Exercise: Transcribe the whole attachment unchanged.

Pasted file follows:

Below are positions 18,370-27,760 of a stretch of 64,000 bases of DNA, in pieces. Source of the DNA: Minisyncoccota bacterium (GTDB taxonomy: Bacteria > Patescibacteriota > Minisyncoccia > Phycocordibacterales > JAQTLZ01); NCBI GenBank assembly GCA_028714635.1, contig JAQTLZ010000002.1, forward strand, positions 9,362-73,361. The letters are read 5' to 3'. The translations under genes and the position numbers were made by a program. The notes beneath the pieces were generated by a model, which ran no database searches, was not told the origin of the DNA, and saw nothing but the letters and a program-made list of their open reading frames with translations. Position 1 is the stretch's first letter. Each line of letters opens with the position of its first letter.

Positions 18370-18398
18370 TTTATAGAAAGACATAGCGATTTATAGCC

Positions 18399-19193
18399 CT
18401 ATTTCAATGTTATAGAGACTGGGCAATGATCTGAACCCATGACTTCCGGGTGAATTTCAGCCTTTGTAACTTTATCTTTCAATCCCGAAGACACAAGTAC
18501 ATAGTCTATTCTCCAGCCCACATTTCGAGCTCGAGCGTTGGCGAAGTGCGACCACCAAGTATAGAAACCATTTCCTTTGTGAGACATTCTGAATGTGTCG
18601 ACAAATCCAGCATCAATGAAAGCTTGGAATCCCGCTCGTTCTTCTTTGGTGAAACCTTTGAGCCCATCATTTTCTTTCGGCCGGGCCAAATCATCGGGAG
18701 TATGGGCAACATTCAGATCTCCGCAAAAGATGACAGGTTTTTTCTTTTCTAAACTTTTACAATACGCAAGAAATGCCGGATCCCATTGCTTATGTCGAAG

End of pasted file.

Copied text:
Below are positions 18,370-27,760 of a stretch of 64,000 bases of DNA, in pieces. Source of the DNA: Minisyncoccota bacterium (GTDB taxonomy: Bacteria > Patescibacteriota > Minisyncoccia > Phycocordibacterales > JAQTLZ01); NCBI GenBank assembly GCA_028714635.1, contig JAQTLZ010000002.1, forward strand, positions 9,362-73,361. The letters are read 5' to 3'. The translations under genes and the position numbers were made by a program. The notes beneath the pieces were generated by a model, which ran no database searches, was not told the origin of the DNA, and saw nothing but the letters and a program-made list of their open reading frames with translations. Position 1 is the stretch's first letter. Each line of letters opens with the position of its first letter.

Positions 18370-18398
18370 TTTATAGAAAGACATAGCGATTTATAGCC

Positions 18399-19193
18399 CT
18401 ATTTCAATGTTATAGAGACTGGGCAATGATCTGAACCCATGACTTCCGGGTGAATTTCAGCCTTTGTAACTTTATCTTTCAATCCCGAAGACACAAGTAC
18501 ATAGTCTATTCTCCAGCCCACATTTCGAGCTCGAGCGTTGGCGAAGTGCGACCACCAAGTATAGAAACCATTTCCTTTGTGAGACATTCTGAATGTGTCG
18601 ACAAATCCAGCATCAATGAAAGCTTGGAATCCCGCTCGTTCTTCTTTGGTGAAACCTTTGAGCCCATCATTTTCTTTCGGCCGGGCCAAATCATCGGGAG
18701 TATGGGCAACATTCAGATCTCCGCAAAAGATGACAGGTTTTTTCTTTTCTAAACTTTTACAATACGCAAGAAATGCCGGATCCCATTGCTTATGTCGAAG